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Federal Recognition
BIA ordered to reconsider two recognition cases

Two Connecticut tribes whose 300-plus year histories with the state helped them win federal recognition were sent back to the drawing board last week in two of the most highly controversial and politicized cases to date.

In separate decisions dated May 12, the Interior Board of Indian Appeals rejected the final determinations in favor of the Eastern Pequot Tribal Nation and the Schaghticoke Tribal Nation. Both tribes have been recognized by the state of Connecticut since the late 1600s, when their reservations were established and a system of tribal overseers was created.

But Bureau of Indian Affairs officials during the Clinton and Bush administrations wrongly relied on this history to patch up holes in the evidentiary record the tribes submitted, two administrative law judges wrote. While the use of state recognition is not outright barred, the IBIA said it was "unreliable or of little probative value" for the cases at hand.

"The final determination goes to great length to explain how the Eastern Pequot may have had a distinct status under state law � a status not shared by Indians generally or by non-Indians � but fails to articulate how that status is probative of actual interaction, social relationships, or a bilateral relationship between the group and its members," Judge Steven K. Linscheid wrote in the Eastern Pequot decision.

"The FD for STN used state recognition in the same way that we found to be impermissible," he said in the Schaghticoke decision. Judge Anita Vogt concurred with both rulings.

The move means the BIA must write new final determinations that will address the issues raised, including how the state-tribal relationship proves whether the tribes qualify for federal status. Despite the additional hurdle, tribal leaders said they were sure they could clear up the matter.

"We're confident that upon further review the questions raised by the IBIA will be adequately addressed by the evidence in our petition and the BIA will reconfirm their positive decisions," the Eastern Pequots said in a statement.

"While we are disappointed in this result, we are not discouraged," Schaghticoke Chief Richard Velky said. "The IBIA has not ruled that we are not entitled to recognition."

Officials from Connecticut, who filed the challenge with the IBIA, had another take. They said the rulings sound the death knoll for the tribes, who have been financed by wealthy backers and have plans to open casinos.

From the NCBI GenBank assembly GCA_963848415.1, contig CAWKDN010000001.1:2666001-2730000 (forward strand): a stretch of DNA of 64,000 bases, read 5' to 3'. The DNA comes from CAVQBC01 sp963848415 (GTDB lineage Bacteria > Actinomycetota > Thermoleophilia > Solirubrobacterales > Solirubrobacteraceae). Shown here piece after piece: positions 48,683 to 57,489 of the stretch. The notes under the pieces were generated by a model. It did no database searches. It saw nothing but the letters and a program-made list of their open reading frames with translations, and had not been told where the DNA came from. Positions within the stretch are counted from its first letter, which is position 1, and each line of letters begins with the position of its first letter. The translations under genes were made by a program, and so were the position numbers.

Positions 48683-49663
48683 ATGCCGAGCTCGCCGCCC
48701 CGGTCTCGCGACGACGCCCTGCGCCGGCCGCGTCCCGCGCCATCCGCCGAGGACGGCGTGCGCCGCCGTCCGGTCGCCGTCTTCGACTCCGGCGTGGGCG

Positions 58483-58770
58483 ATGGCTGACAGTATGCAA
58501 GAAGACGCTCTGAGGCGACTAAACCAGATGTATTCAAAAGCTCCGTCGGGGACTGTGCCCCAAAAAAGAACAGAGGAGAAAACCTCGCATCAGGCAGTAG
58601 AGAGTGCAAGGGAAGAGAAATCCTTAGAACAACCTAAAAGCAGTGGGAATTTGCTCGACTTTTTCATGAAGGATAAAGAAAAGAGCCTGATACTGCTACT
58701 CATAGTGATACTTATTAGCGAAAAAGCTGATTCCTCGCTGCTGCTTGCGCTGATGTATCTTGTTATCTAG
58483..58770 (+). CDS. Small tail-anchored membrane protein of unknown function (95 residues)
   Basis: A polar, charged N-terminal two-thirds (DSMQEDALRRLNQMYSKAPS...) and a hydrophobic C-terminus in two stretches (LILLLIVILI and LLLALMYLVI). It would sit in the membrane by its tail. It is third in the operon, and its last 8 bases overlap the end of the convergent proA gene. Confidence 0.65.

"The net result: Federal recognition for these two groups is virtually impossible, because they cannot rely on state recognition to overcome key flaws or gaps in evidence," said state attorney general Richard Blumenthal.

At the very least, the reconsideration will delay the tribes for at least another year while they submit additional evidence for the BIA to review in what has already been a time-consuming effort. The Eastern Pequot preliminary finding was issued in May 2002 and a final determination in June 2002. The Schaghticoke preliminary finding came in December 2002 and the final determination in January 2004.

In both cases, the tribes benefited from their continuous relationship with the state. Former assistant secretary Kevin Gover, former assistant secretary Neal McCaleb and former acting assistant secretary Aurene Martin all relied on the state status to fill in parts of the record where the evidence was lacking.

"Why can't this relationship itself be proof of a tribe's political existence over that time period?" Martin said at an Indian law conference shortly after she signed the Schaghticoke final determination.

The decision by Martin was particularly controversial because state recognition was used to a greater extent than in the Eastern Pequot one. Later, the BIA admitted that it miscalculated the tribe's internal marriage rate in a way that helped the tribe.

In the Eastern Pequot case, BIA researchers at the Office of Federal Acknowledgment, formerly the Bureau of Acknowledgment and Research, recommended that the tribe be denied. Gover, in his preliminary finding, and McCaleb, in his final determination, used their authority as assistant secretary to recognize the tribe.

The process was changed somewhat by the time Martin ruled on the Schaghticoke petition. Rather than an up-or-down from BIA staff, she was presented with a briefing paper that outlined options she could take for approving or rejecting the tribe.

Despite controversy over the use of state status, investigations by the Interior Department's Inspector General have found no wrongdoing by either the Clinton or Bush administration. Just last week, the deputy inspector general said the recognition process was "one of the more transparent processes" within the department.

This isn't the first time state recognition has been used by the BIA either. It helped the Mohegan Tribe of Connecticut win a favorable ruling in 1994. But it didn't help the Golden Hill Paugussett Tribe, also of Connecticut, obtain recognition.

It's also not the first time the IBIA has ordered a reconsideration in a recognition case. The favorable final determination for the Cowlitz Tribe of Washington had to be rewritten after a challenge by another tribe before the IBIA.

Get the Decisions:
Eastern Pequot Tribal Nation | Schaghticoke Tribal Nation

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Federal Recognition Database (July 2004)

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Schaghticoke Tribal Nation -
Interior Board of Indian Appeals Decisions -